My daughter Lucy was 3 years old when she was diagnosed with High Risk Neuroblastoma in 2009. She was a perfectly normal little girl, until that day. She endured multiple rounds of powerful cocktails of chemotherapy, a treatment that while hoping to give her life was also poisoning her. As a nurse, I would look at the IV bags as they slowly dripped and then flowed into my daughter’s body.
It was terrifying but there were no other options since decades-old chemo is still the standard of treatment for children battling cancer, the number one disease killer of children in the U.S. Lucy was one of more than 13,000 children diagnosed every year and was now part of the ranks of tens of thousands of children who are actively battling cancer on any given day in the U.S. To some she was a statistic, but to me she was and is everything. I’m not sure why, then, so little money and awareness is directed towards childhood cancer.
Lucy’s third round of chemo was vicious. It left her without the energy to hold her head up for more than a few minutes at a time. For more than 10 days after that week-long round of chemo ended, she was listless and just a shadow of her former self. It felt like a lifetime as I willed her back to the land of the living. It is a gut wrenching, out-of-body experience to watch your once full-of-life 3-year-old become a shell of her former self. Pale skin, sunken eyes, bald head, and the scars from incisions from surgeries and bone marrow aspirations… I shed a thousand tears when she wasn’t looking.
In the fog of treatment, I remember going to a grocery store during this time and noticing all the children who were out and about. They were riding their bikes, running, laughing and doing all the things that kids should be doing. All the things that Lucy and 13,000 other children should be doing. Kids should not be sitting in hospital rooms with poison pumping through their veins. Kids should not die from a disease that could be cured if we only addressed the problem by funding more research. Something like cancer doesn’t get better on its own. It doesn’t magically disappear. You have to work at it. Together.
After Lucy finished her 2.5 years of treatment, and made it through her first harrowing year of scans without cancer being detected in her body, I decided I needed to do something to try and make a difference. I wanted to raise awareness about how little money is directed towards pediatric cancer from the government and from drug companies. I wanted people to know that the disease classified as an “orphan disease” actually had faces and families behind it like Lucy’s. I wanted to raise money to help fund research that would hopefully save the children I knew who were still fighting this ugly and ruthless disease. I wanted to make all the angels proud knowing that they had inspired me and so many others into action. I wanted a cure.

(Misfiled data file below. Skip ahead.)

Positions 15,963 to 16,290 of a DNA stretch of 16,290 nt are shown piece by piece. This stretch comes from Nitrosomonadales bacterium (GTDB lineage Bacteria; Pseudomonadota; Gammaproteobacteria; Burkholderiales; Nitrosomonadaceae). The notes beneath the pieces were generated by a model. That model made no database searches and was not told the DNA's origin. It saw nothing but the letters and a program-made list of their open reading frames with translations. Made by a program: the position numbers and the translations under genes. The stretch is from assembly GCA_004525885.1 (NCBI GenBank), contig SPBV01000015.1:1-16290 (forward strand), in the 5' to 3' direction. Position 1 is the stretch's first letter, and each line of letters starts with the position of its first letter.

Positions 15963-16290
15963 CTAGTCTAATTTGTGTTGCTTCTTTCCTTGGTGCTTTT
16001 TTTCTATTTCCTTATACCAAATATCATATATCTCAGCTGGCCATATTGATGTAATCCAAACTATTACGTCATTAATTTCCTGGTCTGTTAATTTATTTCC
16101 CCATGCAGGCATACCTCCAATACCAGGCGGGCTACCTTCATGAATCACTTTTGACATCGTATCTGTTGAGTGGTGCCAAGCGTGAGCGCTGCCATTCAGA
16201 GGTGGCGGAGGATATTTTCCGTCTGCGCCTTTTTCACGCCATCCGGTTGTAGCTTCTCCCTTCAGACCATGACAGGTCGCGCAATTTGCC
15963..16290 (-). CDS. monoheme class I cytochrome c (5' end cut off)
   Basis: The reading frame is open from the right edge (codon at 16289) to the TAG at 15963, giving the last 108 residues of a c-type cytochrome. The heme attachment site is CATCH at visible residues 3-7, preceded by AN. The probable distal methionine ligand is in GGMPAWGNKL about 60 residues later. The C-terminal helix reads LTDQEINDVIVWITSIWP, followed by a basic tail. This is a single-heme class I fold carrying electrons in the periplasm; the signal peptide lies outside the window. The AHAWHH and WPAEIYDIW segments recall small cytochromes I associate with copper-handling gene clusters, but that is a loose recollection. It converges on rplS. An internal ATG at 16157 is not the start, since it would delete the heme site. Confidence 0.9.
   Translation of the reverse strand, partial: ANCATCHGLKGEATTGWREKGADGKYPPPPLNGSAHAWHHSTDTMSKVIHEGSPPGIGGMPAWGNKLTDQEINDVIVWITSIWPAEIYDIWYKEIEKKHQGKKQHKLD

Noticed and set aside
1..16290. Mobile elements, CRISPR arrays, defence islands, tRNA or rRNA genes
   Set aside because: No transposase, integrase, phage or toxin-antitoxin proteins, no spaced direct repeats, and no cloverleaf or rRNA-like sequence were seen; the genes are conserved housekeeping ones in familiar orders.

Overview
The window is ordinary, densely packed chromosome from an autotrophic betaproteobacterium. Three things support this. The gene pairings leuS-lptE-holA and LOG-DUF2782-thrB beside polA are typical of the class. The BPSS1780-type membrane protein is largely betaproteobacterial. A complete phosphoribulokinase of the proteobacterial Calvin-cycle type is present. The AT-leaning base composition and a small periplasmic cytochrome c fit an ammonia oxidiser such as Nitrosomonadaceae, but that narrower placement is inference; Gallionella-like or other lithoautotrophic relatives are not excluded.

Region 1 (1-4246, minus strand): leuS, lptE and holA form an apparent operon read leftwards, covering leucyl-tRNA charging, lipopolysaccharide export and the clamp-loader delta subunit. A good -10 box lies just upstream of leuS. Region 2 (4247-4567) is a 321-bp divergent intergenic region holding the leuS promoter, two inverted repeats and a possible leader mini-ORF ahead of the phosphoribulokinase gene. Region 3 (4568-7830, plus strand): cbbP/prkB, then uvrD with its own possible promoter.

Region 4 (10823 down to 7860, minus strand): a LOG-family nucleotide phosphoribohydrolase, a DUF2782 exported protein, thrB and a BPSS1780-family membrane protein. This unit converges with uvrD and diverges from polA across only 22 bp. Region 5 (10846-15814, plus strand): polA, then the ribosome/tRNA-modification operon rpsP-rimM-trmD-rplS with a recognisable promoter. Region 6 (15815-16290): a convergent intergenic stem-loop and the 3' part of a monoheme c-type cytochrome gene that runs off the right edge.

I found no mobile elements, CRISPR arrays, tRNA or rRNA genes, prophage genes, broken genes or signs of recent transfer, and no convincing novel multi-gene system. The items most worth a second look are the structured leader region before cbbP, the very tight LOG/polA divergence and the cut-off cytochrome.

I talked with fellow cancer parents about starting an organization called Lucy’s Light to raise awareness and funds for pediatric cancer. Many of them had been involved in different organizations already and had some good information for me. I received Gretchen Witt’s name from my friend Robin who I had met while our girls were in treatment together. She told me that Gretchen had started Cookies for Kids’ Cancer and would be willing to offer her guidance. I then talked with another friend, Carmen, who I met during our kids’ treatment. She told me something that made everything kind of click in my brain. She said that Gretchen had once said to her that we need to band together.
Instead of having hundreds of different pediatric cancer foundations, we need to group the energy to make the biggest impact. And this totally made sense to me. The voices needed to come together so that they could be heard. I checked out the Cookies for Kids’ Cancer website and loved the fact that it was not about one cancer or one child. I loved hearing from Gretchen that they make every dollar count. It didn’t take long for me to decide that Lucy’s Light would team up with Cookies and donate all money raised to this amazing organization.
My first event was a Dodge Ball tournament. It was a lot of work, but nothing compared to the treatment Lucy had endured. Lucy and her light inspired me and kept me strong. And with her light guiding the way, we had an incredible tournament that far exceeded my expectations. We’re already planning the next tournament and as equally important, we have shined a light on the needs surrounding this awful disease that preys on children in our community.
When our children are born, we worry about so many things to make sure they are safe. Cancer is not something any parent should have to worry about or any child have to suffer through.
Hillary Waldeisen, Mom of Lucy, now 7, and showing no evidence of cancer
Founder of Lucy’s Light and Supporter of Cookies for Kids’ Cancer